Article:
Chapter 1: To Catch a Millennial
There’s a myth going around these days that Millennials just need to “grow up” and face the facts of life when it comes to cars. Business Insider recently published a pretty scathing piece against Millennials that sounds like it came straight from the mouth of your cranky grandfather who missed his mid-day nap.
The piece argues that previous generations had to put up with the inconveniences of car ownership and doggone it so should the kids. So let’s put this all-too-common refrain into perspective before getting into why the Gen-X’ers and Baby Boomers who own the dealerships and auto shops need Millennials more than Millennials need them.
First of all, it’s really, really unfair to tell college students and those entering the workforce to “get over” the cost of vehicle ownership. It’s more than just offensive to people’s life situations: it’s bad logic. Let’s pretend for a minute that, like a majority of Americans, we’re not car fanatics, and we don’t know cars inside and out. For most people, car ownership isn’t about custom designs, greater horsepower, racing shocks, etc. It’s about getting to and from work without spending a fortune. Virtually every urban center has some form of public transportation (sorry L.A., you tried), and it’s much easier and cheaper to get a monthly pass for the train than it is to suffer long commutes and traffic congestion, in addition to gas and maintenance costs. The extra “freedom” a car offers may not be worth the financial burden to those who can get around using one on a daily basis. Given that a massive swath of the Millennial population lives in cities with public transportation access, it’s weird to call them whiners and complainers just for being cost-conscious.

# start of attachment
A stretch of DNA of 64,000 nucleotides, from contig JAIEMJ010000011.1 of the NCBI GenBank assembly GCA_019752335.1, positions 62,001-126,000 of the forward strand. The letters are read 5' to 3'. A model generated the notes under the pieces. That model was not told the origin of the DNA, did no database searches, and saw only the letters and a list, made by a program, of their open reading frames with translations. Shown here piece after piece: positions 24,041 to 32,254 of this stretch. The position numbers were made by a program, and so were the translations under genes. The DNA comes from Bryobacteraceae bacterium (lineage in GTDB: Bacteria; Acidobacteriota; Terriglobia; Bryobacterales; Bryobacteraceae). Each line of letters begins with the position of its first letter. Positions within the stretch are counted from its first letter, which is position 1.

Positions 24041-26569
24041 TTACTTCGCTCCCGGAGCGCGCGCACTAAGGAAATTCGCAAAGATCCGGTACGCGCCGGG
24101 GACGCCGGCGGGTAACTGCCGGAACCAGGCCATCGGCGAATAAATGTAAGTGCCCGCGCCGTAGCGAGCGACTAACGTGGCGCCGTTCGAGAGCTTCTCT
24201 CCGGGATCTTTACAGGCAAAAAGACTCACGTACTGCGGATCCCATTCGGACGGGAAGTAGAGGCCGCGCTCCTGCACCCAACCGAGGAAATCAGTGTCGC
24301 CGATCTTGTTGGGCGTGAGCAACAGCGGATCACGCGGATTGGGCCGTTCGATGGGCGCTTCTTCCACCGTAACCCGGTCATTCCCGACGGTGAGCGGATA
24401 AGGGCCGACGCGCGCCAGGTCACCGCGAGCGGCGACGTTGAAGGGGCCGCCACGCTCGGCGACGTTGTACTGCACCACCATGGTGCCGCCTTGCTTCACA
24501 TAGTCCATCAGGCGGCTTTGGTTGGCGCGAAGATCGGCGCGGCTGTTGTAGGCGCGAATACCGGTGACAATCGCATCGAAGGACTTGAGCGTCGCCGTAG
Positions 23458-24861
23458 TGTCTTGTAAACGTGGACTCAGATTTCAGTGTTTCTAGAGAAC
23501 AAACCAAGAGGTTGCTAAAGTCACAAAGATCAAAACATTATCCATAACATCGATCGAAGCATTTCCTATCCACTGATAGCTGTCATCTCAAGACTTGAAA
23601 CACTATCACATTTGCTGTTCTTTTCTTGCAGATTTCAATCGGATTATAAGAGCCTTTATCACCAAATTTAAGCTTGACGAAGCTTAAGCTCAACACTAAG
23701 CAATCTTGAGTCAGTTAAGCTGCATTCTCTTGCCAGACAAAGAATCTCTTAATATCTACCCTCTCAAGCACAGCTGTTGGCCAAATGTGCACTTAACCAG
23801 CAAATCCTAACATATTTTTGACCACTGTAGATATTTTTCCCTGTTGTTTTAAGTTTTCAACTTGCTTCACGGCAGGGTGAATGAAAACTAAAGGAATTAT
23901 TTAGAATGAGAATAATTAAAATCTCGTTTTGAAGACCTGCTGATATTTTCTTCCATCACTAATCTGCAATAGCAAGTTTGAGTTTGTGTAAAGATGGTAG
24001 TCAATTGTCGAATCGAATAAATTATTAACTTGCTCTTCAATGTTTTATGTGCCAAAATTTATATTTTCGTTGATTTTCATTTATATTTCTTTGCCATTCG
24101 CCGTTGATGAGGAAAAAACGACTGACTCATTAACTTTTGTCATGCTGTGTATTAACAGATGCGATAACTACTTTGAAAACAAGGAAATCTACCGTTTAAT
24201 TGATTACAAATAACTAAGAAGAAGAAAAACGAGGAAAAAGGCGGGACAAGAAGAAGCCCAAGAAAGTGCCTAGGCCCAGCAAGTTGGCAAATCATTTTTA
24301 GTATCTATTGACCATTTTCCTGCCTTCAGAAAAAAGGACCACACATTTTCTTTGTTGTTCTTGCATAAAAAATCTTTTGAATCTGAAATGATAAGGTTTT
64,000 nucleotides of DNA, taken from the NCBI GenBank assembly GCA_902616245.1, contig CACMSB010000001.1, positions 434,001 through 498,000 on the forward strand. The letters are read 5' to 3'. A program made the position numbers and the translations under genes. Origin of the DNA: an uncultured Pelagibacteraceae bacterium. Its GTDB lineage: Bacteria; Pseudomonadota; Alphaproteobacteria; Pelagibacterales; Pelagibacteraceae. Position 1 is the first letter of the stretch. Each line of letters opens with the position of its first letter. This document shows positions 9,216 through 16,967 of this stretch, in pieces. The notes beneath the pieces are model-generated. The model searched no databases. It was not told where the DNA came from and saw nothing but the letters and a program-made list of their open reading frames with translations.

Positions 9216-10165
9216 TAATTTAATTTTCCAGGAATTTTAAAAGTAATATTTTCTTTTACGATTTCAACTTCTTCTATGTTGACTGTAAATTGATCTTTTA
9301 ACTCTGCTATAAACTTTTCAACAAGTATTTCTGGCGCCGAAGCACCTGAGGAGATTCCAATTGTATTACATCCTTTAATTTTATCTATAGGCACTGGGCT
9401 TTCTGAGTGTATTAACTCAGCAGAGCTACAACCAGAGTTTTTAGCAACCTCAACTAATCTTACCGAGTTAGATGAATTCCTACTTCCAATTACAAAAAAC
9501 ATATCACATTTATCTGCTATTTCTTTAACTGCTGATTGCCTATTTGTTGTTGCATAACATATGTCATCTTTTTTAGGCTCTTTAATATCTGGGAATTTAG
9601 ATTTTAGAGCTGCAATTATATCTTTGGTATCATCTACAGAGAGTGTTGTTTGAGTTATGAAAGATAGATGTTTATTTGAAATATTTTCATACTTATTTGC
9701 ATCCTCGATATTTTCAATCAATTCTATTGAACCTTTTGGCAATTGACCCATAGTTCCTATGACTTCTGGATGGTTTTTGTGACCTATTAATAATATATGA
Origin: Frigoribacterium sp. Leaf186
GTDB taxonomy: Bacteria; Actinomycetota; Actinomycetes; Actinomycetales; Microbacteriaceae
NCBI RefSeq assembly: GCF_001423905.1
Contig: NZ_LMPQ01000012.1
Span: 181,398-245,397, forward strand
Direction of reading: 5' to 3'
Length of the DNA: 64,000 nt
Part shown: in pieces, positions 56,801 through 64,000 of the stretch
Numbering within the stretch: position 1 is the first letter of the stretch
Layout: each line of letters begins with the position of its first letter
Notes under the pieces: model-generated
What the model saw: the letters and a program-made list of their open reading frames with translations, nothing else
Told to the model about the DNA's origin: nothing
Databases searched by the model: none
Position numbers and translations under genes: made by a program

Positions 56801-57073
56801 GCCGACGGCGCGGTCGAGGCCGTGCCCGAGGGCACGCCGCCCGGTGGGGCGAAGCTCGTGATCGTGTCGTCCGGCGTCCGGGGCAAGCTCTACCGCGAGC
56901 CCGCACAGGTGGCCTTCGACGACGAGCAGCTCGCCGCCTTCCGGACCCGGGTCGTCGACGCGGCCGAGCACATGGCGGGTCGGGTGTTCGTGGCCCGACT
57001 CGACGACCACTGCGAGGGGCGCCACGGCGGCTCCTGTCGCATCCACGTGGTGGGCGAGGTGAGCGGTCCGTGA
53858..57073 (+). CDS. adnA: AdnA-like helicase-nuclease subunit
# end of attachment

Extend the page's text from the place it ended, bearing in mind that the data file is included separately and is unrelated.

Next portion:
Perhaps the article’s strangest moment is when it states, “Buying a car… is like setting money on fire and throwing it down a hole. But that’s the way it has always been,” and then goes on to accuse Millennials of veering away from this terrible, money-sucking trend. The whole “in my day we walked ten miles to school and liked it” routine is simply beyond parody at this point. Aren’t Baby Boomers the “smart” generation that knows how to save? Wouldn’t they applaud a young decision-maker who wants to save up for less costly endeavors, whatever they may be? Could we say this is about buyers’ rights, and Millennials are just tired of being taken advantage of?
You might be wondering why we’re being so hard on the older generation. After all, BendPak is an establishment business that deals mostly with middle-aged crowds. The reason is that while we’ve been supplying customers with quality car lifts and shop equipment for half a century, there are new buyers in town (Millennials) that are not always convinced that they should be buying. Simply put, the people we sell to need to be selling to them. This article will examine how the auto industry needs to adjust its methods to attract Millennial buyers.